A former Trump administration State Department official accused of being part of the 6 January Capitol riots will likely be offered a plea deal, prosecutors said on Monday in court in Washington, DC.
Federico Klein, who was appointed to the agency in 2017, is accused of unlawful entry, violent and disorderly conduct, obstructing Congress and law enforcement, and assault with a dangerous weapon for his role in the attack on the Capitol. Prosecutors say Mr Klein, captured on video in the riots wearing a Make America Great Again hat, tried to bash a police officer with a riot shield he had stolen.
Mr Klein’s lawyer did not respond to a request for comment.
The former official is expected back in court in June, according to NBC Washington, which first reported the likely plea deal, whose terms are not yet public. Most federal cases end in such agreements, though the case is a notable one nonetheless because Mr Klein is the only Trump administration official who has been arrested in connection with the riot.
Mr Klein, who has been released from jail pending a trial, was a military veteran and mid-level State Department aide with top secret security clearance who prosecutors accused of being part of the “first wave” of Capitol attackers.
"There were enemies at the heart of American democracy, and a person who swore an oath switched sides," US magistrate judge Zia Faruqui said earlier this year.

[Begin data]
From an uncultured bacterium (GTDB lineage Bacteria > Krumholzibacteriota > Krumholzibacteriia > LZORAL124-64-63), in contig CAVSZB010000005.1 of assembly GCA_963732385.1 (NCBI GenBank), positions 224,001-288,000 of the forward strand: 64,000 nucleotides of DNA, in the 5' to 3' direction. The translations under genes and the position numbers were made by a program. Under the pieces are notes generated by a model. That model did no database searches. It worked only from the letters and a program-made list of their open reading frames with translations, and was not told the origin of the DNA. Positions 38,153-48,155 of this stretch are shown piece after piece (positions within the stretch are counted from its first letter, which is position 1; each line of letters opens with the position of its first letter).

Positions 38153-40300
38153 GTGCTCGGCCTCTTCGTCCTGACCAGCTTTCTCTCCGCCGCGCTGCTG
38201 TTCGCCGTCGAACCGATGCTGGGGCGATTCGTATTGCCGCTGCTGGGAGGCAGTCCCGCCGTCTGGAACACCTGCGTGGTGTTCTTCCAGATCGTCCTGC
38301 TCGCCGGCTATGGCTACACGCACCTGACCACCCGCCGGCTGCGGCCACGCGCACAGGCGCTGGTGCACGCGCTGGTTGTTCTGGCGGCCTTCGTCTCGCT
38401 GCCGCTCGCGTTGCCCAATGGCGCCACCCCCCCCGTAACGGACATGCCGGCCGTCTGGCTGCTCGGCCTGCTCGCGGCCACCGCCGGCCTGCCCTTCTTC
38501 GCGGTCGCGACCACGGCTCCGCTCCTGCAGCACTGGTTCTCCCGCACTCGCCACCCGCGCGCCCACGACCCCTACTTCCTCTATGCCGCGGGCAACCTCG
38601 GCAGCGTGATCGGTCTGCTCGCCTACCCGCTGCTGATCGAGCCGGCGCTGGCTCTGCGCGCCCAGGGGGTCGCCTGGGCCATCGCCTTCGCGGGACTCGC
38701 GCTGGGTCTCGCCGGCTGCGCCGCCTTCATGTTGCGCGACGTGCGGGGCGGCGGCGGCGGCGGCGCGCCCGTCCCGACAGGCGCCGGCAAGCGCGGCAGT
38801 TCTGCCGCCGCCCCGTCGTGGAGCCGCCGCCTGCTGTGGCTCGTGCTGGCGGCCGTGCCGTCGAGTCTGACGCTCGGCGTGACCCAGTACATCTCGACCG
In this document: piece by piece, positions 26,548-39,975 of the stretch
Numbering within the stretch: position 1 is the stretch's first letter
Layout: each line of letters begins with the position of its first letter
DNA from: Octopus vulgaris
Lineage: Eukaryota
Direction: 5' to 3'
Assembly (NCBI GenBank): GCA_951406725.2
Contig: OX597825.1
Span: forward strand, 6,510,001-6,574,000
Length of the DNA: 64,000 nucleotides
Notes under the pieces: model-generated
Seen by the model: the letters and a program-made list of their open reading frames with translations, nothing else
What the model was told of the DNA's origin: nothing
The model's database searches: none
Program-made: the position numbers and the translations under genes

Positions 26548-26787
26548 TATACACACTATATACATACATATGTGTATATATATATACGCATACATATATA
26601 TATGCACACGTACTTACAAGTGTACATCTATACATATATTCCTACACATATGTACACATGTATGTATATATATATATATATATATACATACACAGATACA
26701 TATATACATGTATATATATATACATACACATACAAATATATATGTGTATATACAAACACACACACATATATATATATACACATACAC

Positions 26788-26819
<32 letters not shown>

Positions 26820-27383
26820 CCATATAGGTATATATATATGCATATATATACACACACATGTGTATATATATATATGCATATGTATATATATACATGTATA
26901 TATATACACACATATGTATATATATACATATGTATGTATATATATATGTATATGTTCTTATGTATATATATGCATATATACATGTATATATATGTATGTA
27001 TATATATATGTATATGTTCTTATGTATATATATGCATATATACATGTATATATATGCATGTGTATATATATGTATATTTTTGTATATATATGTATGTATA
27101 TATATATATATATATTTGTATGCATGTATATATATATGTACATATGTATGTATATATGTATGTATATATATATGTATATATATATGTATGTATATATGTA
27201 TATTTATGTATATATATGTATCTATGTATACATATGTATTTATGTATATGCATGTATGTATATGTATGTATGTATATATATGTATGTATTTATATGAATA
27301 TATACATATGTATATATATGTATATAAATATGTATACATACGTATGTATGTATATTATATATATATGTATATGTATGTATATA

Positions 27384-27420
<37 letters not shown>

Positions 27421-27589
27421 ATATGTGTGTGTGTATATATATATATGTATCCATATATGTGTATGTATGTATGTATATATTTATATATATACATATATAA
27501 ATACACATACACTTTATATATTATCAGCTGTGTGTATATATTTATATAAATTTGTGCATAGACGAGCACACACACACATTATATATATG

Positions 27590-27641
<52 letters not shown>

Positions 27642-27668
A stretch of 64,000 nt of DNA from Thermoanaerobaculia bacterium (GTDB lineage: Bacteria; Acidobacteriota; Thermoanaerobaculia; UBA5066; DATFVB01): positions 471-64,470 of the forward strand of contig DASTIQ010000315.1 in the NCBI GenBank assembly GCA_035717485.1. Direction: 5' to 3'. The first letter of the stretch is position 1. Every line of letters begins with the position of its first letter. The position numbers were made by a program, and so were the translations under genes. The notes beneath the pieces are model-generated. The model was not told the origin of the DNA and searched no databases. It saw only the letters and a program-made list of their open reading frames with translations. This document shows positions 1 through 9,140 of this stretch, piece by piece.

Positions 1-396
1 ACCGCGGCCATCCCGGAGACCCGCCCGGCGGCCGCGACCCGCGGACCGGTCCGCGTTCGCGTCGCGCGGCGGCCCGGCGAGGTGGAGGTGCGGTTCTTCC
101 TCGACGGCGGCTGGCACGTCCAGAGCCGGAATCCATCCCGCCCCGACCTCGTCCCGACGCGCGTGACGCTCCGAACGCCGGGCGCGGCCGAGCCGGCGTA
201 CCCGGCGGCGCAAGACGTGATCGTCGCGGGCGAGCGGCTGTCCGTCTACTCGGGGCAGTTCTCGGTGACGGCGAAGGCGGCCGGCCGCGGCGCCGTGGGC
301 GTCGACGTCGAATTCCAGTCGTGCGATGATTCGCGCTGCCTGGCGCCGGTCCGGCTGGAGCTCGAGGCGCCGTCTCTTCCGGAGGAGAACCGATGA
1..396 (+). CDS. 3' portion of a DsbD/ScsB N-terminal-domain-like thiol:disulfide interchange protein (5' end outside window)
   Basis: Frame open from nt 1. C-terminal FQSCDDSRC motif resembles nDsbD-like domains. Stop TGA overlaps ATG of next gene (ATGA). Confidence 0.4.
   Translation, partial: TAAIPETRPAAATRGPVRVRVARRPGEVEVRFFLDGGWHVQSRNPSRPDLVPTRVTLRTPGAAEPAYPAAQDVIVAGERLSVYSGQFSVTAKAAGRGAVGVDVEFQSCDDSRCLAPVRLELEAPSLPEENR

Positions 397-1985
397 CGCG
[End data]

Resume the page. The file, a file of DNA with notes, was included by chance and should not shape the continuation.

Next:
At one point, Mr Klein even appeared to be directing the riots, calling out, “We need fresh people,” to the crowd of people besieging Capitol police officers, according to prosecutors.
As of last Thursday, 440 people have been arrested in connection with the riots, and 100 more could be charged, according to federal officials, who called the Capitol case “the most complex investigation ever prosecuted by the Department of Justice.”
Still, despite these arrests, some of the officers attacked at the Capitol have slammed elected leaders for their “indifference” towards holding those responsible for the attacks accountable.
Following the riot, Mr Trump became the first president to be impeached twice, but he escaped conviction in the Senate with numerous Republican votes for acquittal.
Senators like Josh Hawley, one of the key leaders in challenging the election results in Congress, have stuck by their stance in recent days. On a recent Washington Post broadcast, he defended an infamous photo of him offering a celebratory fist pump to a crowd of Trump supporters outside the Capitol moments before the riots began.
“I waved to them, gave them the thumbs up, pumped my fist to them and thanked them for being there, and they had every right to do that,” the Missouri Republican said last week on theWashington Post Live broadcast.
Meanwhile, in many of the states where Republicans accused the election system of being unfair, the same legislators are pushing through a host of bills that would likely depress voter turnout under the rationale of tackling voter fraud, a largely non-existent phenomenon.
At the federal level, a sweeping voting rights bill that would do things like end felon disenfranchisement and require independently drawn congressional districts faces stiff opposition in the Senate.